Antibiotic Resistance: Socio-Economic Determinants and the Role of Information and Salience in Treatment Choice
Antibiotics have contributed to a tremendous increase in human well-being, saving many millions of lives. However, antibiotics become obsolete the more they are used as selection pressure promotes the development of resistant bacteria. The World Health Organization has proclaimed antibiotic resistance as a major global threat to public health. Today, 700,000 deaths per year are due to untreatable infections. To win the battle against antibiotic resistance, new policies affecting the supply and demand of existing and new drugs must be designed. In this project, we pursue new research to identify and evaluate feasible and effective demand-side policy interventions targeting the relevant decision makers: physicians and patients. ABRSEIST makes use of a broad econometric toolset to identify mechanisms linking antibiotic resistance and consumption exploiting a unique combination of physician-patient-level antibiotic resistance, treatment, and socio-economic data. Further, it aims to shed light on general practitioners’ acquisition and use of information under uncertainty about resistance in prescription choice, allowing counterfactual analysis of information-improving policies such as the provision of machine learning predictions in clinical practice and mandatory diagnostic testing. Using machine learning methods, theory-driven structural econometric analysis, and randomization in the field we work to provide rigorous evidence on effective intervention designs. This research will improve our understanding of how prescribing, resistance, and the effect of antibiotic use on resistance, are distributed in the general population which has important implications for the design of targeted interventions.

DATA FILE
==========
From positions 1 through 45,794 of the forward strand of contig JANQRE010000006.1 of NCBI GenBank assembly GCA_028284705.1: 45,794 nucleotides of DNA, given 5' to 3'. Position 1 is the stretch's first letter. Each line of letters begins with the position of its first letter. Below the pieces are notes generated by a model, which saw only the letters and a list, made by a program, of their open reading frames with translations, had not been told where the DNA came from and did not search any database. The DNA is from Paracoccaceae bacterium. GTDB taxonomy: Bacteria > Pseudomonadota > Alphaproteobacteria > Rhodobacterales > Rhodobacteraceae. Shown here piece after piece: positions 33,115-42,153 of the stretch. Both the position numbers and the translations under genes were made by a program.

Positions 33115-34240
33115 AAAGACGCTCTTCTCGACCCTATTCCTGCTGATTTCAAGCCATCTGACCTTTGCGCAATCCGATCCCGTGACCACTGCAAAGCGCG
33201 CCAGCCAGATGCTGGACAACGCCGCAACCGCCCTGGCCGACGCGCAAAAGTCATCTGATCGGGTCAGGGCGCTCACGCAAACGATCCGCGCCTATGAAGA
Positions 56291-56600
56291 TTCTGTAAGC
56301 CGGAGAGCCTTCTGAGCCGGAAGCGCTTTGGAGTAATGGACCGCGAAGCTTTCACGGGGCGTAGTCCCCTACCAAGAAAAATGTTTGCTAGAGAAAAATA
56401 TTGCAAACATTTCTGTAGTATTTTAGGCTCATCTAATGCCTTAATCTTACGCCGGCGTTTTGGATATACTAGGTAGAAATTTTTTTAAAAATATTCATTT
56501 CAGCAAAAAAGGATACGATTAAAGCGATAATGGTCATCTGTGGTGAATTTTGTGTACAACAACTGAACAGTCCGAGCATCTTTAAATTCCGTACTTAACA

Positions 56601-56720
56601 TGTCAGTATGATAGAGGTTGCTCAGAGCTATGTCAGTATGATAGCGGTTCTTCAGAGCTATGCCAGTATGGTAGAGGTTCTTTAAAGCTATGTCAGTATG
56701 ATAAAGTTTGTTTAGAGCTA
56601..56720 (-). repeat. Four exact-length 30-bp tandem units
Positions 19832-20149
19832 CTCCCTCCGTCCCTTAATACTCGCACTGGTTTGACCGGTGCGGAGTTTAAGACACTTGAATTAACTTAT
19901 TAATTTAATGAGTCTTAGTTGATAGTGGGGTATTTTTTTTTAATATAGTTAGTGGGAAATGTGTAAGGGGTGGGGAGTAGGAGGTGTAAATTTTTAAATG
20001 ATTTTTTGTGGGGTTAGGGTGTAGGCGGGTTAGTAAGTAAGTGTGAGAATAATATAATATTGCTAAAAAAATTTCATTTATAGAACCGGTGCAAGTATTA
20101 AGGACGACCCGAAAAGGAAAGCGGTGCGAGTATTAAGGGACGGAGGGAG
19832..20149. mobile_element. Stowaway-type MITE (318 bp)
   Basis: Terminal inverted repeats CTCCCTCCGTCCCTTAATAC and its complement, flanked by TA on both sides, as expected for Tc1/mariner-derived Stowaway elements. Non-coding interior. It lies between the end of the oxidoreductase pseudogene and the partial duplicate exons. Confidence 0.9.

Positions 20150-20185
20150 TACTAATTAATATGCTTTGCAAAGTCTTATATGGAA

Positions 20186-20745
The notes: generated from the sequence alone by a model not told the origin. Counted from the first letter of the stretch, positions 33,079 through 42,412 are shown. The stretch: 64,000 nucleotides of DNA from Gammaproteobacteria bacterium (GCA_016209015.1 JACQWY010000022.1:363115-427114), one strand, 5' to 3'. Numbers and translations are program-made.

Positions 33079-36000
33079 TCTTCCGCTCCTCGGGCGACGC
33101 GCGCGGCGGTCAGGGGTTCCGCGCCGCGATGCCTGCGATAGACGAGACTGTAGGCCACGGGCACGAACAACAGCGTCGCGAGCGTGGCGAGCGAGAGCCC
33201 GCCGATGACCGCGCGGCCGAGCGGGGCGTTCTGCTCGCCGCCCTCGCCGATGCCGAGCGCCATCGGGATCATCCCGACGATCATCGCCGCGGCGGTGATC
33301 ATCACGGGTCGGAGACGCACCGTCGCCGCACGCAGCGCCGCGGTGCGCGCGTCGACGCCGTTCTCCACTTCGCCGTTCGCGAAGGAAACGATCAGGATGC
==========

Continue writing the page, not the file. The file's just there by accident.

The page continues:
- Machine predictions and human decisions with variation in payoffs and skill (Michael Ribers and Hannes Ullrich)
- Battling Antibiotic Resistance: can machine learning improve prescribing? (Michael Ribers and Hannes Ullrich)
- Physician effects in antibiotic prescribing: evidence from changes in clinic composition (Shan Huang and Hannes Ullrich)
- Selection bias in routine surveillance of antibiotic resistance (Michael Ribers and Hannes Ullrich)
- Product consideration and equilibrium prices: evidence from Danish pharma (Jonas Lieber and Hannes Ullrich)
- Information acquisition and treatment decisions: the case of antibiotic prescribing (Michael Ribers and Hannes Ullrich)